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(Reference retrieved automatically from Web of Science through information on FAPESP grant and its corresponding number as mentioned in the publication by the authors.)

Flint corn grain processing and citrus pulp level in finishing diets for feedlot cattle

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Author(s):
Gouvea, V. N. [1] ; Batistel, F. [1] ; Souza, J. [1] ; Chagas, L. J. [1] ; Sitta, C. [1] ; Campanili, P. R. B. [1] ; Galvani, D. B. [2] ; Pires, A. V. [1] ; Owens, F. N. [3] ; Santos, F. A. P. [1]
Total Authors: 10
Affiliation:
[1] Univ Sao Paulo, Escola Super Agr Luiz de Queiroz, Dept Zootecnia, BR-13418900 Piracicaba, SP - Brazil
[2] Empresa Brasileira Pesquisa Agr, Embrapa Caprinos & Ovinos, BR-62010970 Sobral, CE - Brazil
[3] DuPont Pioneer, 7300 NW 62nd Ave, Johnston, IA 50131 - USA
Total Affiliations: 3
Document type: Journal article
Source: JOURNAL OF ANIMAL SCIENCE; v. 94, n. 2, p. 665-677, FEB 2016.
Web of Science Citations: 6
Abstract

Four trials were conducted to evaluate the effects of flint corn processing and the replacement of corn with citrus pulp (CiP) in diets for Nellore feedlot cattle. In a 103-d finishing trial, 216 Nellore bulls (350 +/- 24 kg initial BW) were used in a randomized complete block design with a 2 x 4 factorial arrangement of treatments. Factors included 2 processing methods, either ground corn (GC) or steam-flaked corn (FC), with CiP replacing each corn type at 4 levels (0, 25, 50, and 75% of DM). All diets contained 12% sugarcane bagasse and 88% concentrate (DM basis). Treatments were also evaluated in metabolism trials, in which 10 ruminally cannulated Nellore steers (389 +/- 37 kg) were assigned to 2 independent but simultaneous 5 x 5 Latin squares, each using 1 method of corn processing (GC and FC). Interactions (P < 0.05) between corn processing and CiP inclusion level were observed for final BW, DMI, ADG, G:F, and HCW. With FC-based diets, added CiP linearly decreased final BW (P = 0.04), whereas with GC-based diets, added CiP quadratically increased final BW (P = 0.002). With FC-based diets, the inclusion of CiP linearly increased DMI (P = 0.03) and linearly decreased ADG (P = 0.03) and G: F (P = 0.001). Increasing CiP in GC-based diets quadratically increased DMI (P = 0.001), ADG (P = 0.005), and HCW (P = 0.003). In FC-based diets, CiP inclusion had no effect on HCW (P = 0.21). Dressing percent, LM area, and 12th-rib fat were not affected by diet (P = 0.05). For steers fed GC diets, CiP inclusion in the diet quadratically decreased the molar proportion of isovalerate (P = 0.001) but linearly increased ruminal butyrate (P = 0.006). No differences (P >= 0.16) were observed for total VFA concentrations, acetate: propionate ratio, and ruminal NH3-N as CiP replaced GC. For steers fed FC diets, the molar proportion of acetate linearly increased (P = 0.002) whereas the proportion of propionate was linearly decreased (P < 0.001), resulting in a linear increase (P = 0.001) in the acetate: propionate ratio. Replacing corn with CiP linearly reduced NEm (P = 0.001) and NEg (P < 0.001) of FC-based diets but did not affect (P = 0.15) NE values of CG-based diets. Steam flaking flint corn improved cattle performance in this trial more than has been reported for dent corn in the published literature. (AU)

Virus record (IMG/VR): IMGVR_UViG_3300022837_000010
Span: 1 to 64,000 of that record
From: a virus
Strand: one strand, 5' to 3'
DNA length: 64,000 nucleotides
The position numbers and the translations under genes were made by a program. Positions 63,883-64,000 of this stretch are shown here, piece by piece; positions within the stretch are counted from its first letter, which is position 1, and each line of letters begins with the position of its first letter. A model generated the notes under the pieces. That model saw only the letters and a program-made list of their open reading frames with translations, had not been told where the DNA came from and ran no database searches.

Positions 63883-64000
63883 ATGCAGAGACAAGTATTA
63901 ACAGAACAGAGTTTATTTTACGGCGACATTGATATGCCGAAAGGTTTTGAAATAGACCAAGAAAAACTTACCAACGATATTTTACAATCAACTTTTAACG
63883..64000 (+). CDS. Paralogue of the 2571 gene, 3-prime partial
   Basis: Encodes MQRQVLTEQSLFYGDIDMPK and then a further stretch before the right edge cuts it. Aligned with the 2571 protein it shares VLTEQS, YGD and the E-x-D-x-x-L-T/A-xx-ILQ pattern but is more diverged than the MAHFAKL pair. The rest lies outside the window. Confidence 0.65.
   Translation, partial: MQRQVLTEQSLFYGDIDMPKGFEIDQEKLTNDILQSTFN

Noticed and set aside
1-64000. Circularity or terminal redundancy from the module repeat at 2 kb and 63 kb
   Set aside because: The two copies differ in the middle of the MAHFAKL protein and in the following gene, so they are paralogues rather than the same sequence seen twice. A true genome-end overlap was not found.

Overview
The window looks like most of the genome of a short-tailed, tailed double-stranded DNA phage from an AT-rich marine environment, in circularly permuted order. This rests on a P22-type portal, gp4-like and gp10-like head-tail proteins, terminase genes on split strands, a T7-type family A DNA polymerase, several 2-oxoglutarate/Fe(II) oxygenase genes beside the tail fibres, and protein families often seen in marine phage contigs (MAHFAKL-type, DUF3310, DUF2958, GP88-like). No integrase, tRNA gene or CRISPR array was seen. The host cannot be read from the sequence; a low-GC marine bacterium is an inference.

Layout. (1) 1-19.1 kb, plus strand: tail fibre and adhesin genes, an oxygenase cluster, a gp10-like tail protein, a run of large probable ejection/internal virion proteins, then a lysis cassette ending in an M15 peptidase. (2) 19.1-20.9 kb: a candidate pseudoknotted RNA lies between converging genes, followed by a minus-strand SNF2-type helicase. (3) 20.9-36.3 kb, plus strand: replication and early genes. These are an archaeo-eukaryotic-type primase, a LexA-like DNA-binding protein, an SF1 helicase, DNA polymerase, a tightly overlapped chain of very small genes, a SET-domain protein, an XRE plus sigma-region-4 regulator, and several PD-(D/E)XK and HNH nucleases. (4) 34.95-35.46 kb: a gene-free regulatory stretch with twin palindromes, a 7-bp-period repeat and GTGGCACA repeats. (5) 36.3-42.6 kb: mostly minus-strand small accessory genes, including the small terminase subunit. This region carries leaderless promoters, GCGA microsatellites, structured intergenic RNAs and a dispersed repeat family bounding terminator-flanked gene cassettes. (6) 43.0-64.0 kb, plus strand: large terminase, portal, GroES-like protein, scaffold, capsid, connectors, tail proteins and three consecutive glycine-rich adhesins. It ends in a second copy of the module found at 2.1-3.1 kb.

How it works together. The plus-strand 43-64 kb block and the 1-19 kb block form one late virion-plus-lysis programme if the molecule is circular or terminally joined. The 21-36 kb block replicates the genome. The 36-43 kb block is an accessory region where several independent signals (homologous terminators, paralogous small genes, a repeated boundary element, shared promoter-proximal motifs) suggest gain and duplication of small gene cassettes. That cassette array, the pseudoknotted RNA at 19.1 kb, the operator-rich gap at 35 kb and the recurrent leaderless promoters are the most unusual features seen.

FAPESP's process: 09/13608-1 - Grain processing and inclusion of by-products in the diet of cattle Finishing in feedlot.
Grantee:Vinícius Nunes de Gouvêa
Support type: Scholarships in Brazil - Master
FAPESP's process: 10/12396-8 - Substituition of citrus pulp for flaked or finely ground corn in feedlot finished Nelore cattle diets.
Grantee:Flávio Augusto Portela Santos
Support type: Regular Research Grants